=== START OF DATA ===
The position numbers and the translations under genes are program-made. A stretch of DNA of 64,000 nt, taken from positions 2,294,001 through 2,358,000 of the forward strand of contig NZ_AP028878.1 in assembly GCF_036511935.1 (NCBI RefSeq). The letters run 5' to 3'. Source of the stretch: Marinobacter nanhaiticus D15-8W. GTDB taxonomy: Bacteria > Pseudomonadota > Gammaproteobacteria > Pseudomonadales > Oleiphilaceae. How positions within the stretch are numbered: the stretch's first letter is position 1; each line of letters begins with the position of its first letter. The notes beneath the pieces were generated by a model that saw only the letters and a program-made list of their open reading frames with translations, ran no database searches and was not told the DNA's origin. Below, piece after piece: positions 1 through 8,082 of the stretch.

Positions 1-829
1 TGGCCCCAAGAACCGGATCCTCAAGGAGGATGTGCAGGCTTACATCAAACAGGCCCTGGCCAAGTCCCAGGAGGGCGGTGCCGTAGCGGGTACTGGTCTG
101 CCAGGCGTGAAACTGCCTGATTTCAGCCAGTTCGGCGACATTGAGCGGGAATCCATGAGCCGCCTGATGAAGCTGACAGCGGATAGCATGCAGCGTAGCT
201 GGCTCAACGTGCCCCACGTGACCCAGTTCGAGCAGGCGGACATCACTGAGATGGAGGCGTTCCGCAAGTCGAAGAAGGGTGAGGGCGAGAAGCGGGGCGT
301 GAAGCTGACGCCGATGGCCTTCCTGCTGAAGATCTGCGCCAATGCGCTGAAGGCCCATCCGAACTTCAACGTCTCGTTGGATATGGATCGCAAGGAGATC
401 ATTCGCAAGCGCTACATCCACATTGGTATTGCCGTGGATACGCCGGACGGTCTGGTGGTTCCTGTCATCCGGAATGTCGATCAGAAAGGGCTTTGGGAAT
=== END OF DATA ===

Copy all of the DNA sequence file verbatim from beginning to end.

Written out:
The position numbers and the translations under genes are program-made. A stretch of DNA of 64,000 nt, taken from positions 2,294,001 through 2,358,000 of the forward strand of contig NZ_AP028878.1 in assembly GCF_036511935.1 (NCBI RefSeq). The letters run 5' to 3'. Source of the stretch: Marinobacter nanhaiticus D15-8W. GTDB taxonomy: Bacteria > Pseudomonadota > Gammaproteobacteria > Pseudomonadales > Oleiphilaceae. How positions within the stretch are numbered: the stretch's first letter is position 1; each line of letters begins with the position of its first letter. The notes beneath the pieces were generated by a model that saw only the letters and a program-made list of their open reading frames with translations, ran no database searches and was not told the DNA's origin. Below, piece after piece: positions 1 through 8,082 of the stretch.

Positions 1-829
1 TGGCCCCAAGAACCGGATCCTCAAGGAGGATGTGCAGGCTTACATCAAACAGGCCCTGGCCAAGTCCCAGGAGGGCGGTGCCGTAGCGGGTACTGGTCTG
101 CCAGGCGTGAAACTGCCTGATTTCAGCCAGTTCGGCGACATTGAGCGGGAATCCATGAGCCGCCTGATGAAGCTGACAGCGGATAGCATGCAGCGTAGCT
201 GGCTCAACGTGCCCCACGTGACCCAGTTCGAGCAGGCGGACATCACTGAGATGGAGGCGTTCCGCAAGTCGAAGAAGGGTGAGGGCGAGAAGCGGGGCGT
301 GAAGCTGACGCCGATGGCCTTCCTGCTGAAGATCTGCGCCAATGCGCTGAAGGCCCATCCGAACTTCAACGTCTCGTTGGATATGGATCGCAAGGAGATC
401 ATTCGCAAGCGCTACATCCACATTGGTATTGCCGTGGATACGCCGGACGGTCTGGTGGTTCCTGTCATCCGGAATGTCGATCAGAAAGGGCTTTGGGAAT